While Great Debaters is set in the thirties, Washington feels there is contemporary relevance to the story, citing recent reactions following a Screen Actors Guild screening he attended. “I’m hearing young kids say—one black kid, one white kid: ‘I saw myself up there. I’m the kid who’s not the best looking one, or not the hippest one, or the coolest one,’ that using words can be interesting, too, not in an odd way, but in an interesting way, which is what rappers do, anyway. They’re like verbal gymnastics, and that’s all they do, fight each other—verbal spitting or whatever you call it.”
Washington is clearly impassioned by his second stint behind the camera and says that he is more than happy to do it again, but not at the expense of his acting career. “Did Clint Eastwood give it up? I don’t think so. I don’t think you have to say I would, but I think it’s nice, still, not having to have the responsibility.” In fact he is chomping at the bit to return in front of the cameras next spring “when I go back to work with Tony Scott and John Travolta. Tony’s the one sweating’ right now, running around, doing that. I don’t have to. I work on my part, and that’s it.” Washington is referring to his starring role in the remake of the ’70s heist classic, The Taking of Pelham One Two Three. Washington is playing the Walter Matthau role with Travolta stepping into the shoes of Robert Shaw. “I never saw the original and Tony will put his Tony Scott stamp on it, so we’ll be blowing up half the subways in New York City.” And Washington revels in dividing his time between films such as Great Debaters, and popcorn escapist fare such as Pelham. “I think right now it’s a breath of fresh air for me you know and that now’s the time to do it, because I got some other things I’m looking at, maybe a little heavier, or even something I might direct and then looking at wanting to do a play. So Tony called, and said to us, ‘John Travolta.’ and as you said, popcorn. so why not?” After all, it’s the popcorn movies that feed this actor’s true ambitions. “What’s the line that my children have grown up with? ‘Do what you have to do so that you can do what you wanna do.’ ” And it’s a line that’s proven a good omen for the actor who yearns to return to the stage, “Probably in a couple years, but don’t tell my agent, though. I’d like to tackle some O’Neill, maybe Long Day’s Journey into Night.”
Perhaps it’s Washington’s loftier ambitions that suggest here is a movie star with his own innate sense of reality. He shuns the spotlight, preferring to keep in check his own priorities. “Because I don’t live for this. This is what I do, not who I am and I don’t rely on these things for my happiness,” Washington explains. “I think I have a strong spiritual base, because I get up in the morning, say my prayers, thankful to be alive. I keep it simple and I work to remain humble. Julie Roberts said once that she’s an ordinary person with an extraordinary job and I like that. I think what happens is that some people start going, ‘Hey, I’m extraordinary,’ or, ‘Look at me’.”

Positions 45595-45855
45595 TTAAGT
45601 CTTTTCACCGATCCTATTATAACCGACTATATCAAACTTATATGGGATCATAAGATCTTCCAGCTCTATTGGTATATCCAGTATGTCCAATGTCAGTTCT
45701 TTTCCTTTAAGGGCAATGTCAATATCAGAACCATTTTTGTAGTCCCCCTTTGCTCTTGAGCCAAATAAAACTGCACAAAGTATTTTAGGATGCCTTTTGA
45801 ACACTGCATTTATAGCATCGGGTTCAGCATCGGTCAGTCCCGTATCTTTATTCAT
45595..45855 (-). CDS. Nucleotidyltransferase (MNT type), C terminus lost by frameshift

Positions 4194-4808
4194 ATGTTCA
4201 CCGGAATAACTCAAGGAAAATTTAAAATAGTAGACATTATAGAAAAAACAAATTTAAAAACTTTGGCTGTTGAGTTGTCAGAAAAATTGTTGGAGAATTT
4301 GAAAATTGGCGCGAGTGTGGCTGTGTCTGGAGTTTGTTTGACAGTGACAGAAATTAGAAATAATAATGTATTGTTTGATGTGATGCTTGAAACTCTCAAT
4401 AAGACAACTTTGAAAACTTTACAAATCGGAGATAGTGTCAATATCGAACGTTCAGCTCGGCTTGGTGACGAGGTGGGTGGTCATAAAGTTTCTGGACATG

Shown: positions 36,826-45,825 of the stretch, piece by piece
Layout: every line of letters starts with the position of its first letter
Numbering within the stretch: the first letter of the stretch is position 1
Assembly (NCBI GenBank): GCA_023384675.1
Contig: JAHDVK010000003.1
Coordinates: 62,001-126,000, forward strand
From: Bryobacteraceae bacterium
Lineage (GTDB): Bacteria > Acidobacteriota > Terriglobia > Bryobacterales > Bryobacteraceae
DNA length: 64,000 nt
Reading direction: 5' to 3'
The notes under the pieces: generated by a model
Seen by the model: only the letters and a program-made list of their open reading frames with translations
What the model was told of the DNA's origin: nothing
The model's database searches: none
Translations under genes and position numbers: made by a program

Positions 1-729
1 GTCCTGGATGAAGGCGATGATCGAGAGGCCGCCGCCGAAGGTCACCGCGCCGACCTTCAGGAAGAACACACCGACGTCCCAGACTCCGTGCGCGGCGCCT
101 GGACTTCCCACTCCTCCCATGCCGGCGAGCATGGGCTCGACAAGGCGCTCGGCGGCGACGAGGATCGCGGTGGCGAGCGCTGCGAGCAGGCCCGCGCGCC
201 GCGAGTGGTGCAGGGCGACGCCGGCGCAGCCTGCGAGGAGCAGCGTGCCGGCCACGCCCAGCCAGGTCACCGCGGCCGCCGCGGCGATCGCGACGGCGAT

But Washington insists that’s not what got him to the position he ultimately attained. “I think what got me there was the work, so the play is the thing, so I keep working, keep hustling and I wanna continue to get better. That’s why I went back to New York three years ago, and jumped right into the most difficult thing playing Brutus, and it was great making $1,700 a week with everybody else, gettin’ my juices going and the fear of it.” Fear has kept Washington taking risks as both an actor and director, and overcoming the kinds of prejudices he faced at the genesis of his career. But that was then, this is now. Hollywood may be less colorblind these days but prejudiced? “There’s still a long ways to go for women, black or white, because you turn 40, they kick you to the curb in this town, so there’s still discrimination against women over 40. I also think there’s still a battle to reach the top in those big offices. I don’t know how many of us are really in those big decision making positions, so in that regard, it is important for me to make films for those reasons. But I’m liking the fact that I’m getting to help boost the careers of Derek Luke and Nate Parker,” he says with genuine pride. “We screened Great Debaters for Oprah’s show, then I came out and spoke, then they came out and the people stood up. I was watching them, and I was like, ‘They’re never gonna be the same, what have I done?’ so now they gotta deal with that now. It’s like there’s an old saying a woman told me years ago, ‘When you pray for rain, you gotta deal with mud, too.’” That sounds some advice Denzel himself may have been given once he won his first Oscar back in 1989. Some things never change.
Paul Fischer is originally from Australia. Now he is an interviewer and film critic living in Hollywood.